This short entry does not directly relate to my brother and me growing up in New York City. However, it certainly relates indirectly, as it pre-dates our birth and deals with our Mom and Dad before we were the proverbial “twinkling in their eye”.
The photo I posted with this entry is one of our mom when she was roughly 22-24 years old. I trust you will agree that she was quite attractive. This obvious fact was not lost on a young Marine returning from the horrors of the Second World War. That young Marine was our Dad. There is somewhat of a humorous backdrop to this part of the story that even predates the moment that Dad was taken aback by her beauty.
Our Dads family and my Moms family both lived in New York City. Their parents were Italian immigrants who, like many others, settled in the New York area. As fate would have it, our dad, and mom’s brother (Vincent) were friends before the war. They were both music lovers and both played the clarinet. Music was their bond and they did many things together and enjoyed each other’s company. Both came from large families with many brothers and sisters, which was again, not uncommon in that day. Vincent had a younger sister, Helen. Dad knew Helen before the war and had met her a few times. Helen was still young and had not yet arrived at what we can call full womanhood, so Dad never really took notice. When Dad went to their apartment to get his friend Vincent, he would say Hi to Helen and she would simply say hi back and that was about it. Then came the War. Many things changed. Dad and Vincent lost track of each other, with Dad opting to join the Marines. By the grace of God, dad survived the war, and after four long years, he returned to his home in New York. One of the first things he did was to look up his old friend Vincent and they planned to get together as soon as possible. On the day that dad went to visit Vincent, it was “little Helen” who answered the door; except she wasn’t little Helen any longer. In the four years since they had last seen each other, she had blossomed into the woman you see in the photo. Dad was taken aback. An eternity later, he would love to tell Rob and me how, at first, he didn’t even recognize her. Once he realized that this was “little Helen”, all he could think of was; “What a DOLL!!”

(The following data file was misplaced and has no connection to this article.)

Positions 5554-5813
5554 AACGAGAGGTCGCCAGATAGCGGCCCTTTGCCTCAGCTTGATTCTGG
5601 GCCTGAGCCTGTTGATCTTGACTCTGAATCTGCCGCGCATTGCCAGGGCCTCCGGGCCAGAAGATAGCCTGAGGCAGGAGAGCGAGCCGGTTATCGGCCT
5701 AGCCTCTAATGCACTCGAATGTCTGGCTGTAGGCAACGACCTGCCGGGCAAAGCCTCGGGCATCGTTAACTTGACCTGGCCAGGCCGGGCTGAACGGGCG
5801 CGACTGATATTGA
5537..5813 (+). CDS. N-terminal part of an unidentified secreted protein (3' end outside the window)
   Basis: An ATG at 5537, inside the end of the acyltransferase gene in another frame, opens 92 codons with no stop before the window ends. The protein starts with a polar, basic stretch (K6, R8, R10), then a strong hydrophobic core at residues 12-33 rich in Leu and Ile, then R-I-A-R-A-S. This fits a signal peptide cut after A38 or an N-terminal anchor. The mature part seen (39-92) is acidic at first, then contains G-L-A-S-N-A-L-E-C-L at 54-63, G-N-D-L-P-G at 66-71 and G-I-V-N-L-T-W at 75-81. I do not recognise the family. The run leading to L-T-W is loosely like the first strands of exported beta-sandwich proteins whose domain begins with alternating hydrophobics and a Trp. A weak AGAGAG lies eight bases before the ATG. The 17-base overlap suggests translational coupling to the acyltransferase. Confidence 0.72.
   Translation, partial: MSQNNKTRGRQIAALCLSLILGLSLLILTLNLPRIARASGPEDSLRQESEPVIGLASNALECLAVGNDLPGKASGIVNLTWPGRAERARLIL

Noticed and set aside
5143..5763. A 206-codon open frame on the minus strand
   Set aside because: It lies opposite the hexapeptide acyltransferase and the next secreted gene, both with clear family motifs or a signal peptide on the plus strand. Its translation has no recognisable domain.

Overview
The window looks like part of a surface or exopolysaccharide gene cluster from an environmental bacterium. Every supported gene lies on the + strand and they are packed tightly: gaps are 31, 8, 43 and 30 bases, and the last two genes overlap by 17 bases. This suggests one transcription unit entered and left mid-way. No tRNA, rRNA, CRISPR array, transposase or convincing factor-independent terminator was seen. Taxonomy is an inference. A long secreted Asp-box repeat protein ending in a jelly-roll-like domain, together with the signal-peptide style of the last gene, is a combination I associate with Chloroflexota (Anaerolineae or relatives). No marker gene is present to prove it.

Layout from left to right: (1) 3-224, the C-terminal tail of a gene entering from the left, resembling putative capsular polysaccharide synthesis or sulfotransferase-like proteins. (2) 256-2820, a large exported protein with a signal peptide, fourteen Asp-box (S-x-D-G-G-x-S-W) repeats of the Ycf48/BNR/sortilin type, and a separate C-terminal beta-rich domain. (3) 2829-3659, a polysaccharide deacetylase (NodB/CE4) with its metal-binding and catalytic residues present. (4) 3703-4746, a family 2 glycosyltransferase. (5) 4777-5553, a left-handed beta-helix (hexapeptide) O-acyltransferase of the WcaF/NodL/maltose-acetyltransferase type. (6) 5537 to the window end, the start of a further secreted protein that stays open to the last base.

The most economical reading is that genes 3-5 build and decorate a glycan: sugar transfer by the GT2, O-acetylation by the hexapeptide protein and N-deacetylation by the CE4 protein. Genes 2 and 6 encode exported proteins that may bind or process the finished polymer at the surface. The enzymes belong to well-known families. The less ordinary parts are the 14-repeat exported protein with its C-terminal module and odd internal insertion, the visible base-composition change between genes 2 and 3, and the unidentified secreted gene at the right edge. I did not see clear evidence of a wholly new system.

The rest, as they say, is history.
There is also another storyline associated with the photo. The top that Mom is wearing is one that Dad bought for her when they were dating. As Rob and I have alluded to in many other posts, dad was all about clothes and looking sharp at all times. He loved buying mom clothes that she could wear when they went out on dates and they both loved this one so much that they made sure it was used in the photo.
It was also the top that mom wore when he took mom and her mom out (I believe for a Mother’s Day dinner) as their courtship was moving quickly toward marriage. Dad was a firm believer in always “doing the right thing”, a term Rob and I became more than familiar with after we came on the scene many years later. Making sure he honored, respected and was approved by his future wife was of utmost importance to him. Also of utmost importance was introducing his family to his future wife. Dad wanted to be sure this went extremely well, so he basically told all his brothers and sisters exactly how to behave on the big day that he introduced them to her. They would show the utmost respect and be dressed properly and make a wonderful impression. This all under the threat of immediate death if anyone screwed it up. Thankfully, for future generations, everyone responded as instructed. Dad had every family member come through what can basically be called a “receiving line” as they met his future wife for the first time. If I’m not mistaken, many years later Dad told us that on that day, Mom wore that top as well.
Years and years later, after Rob and I had been on the scene for many years, Dad contracted someone to take the photo and make a charcoal portrait from it. It came out wonderful and he proudly hung it in their apartment for as long as I can remember.
It still hangs in my heart.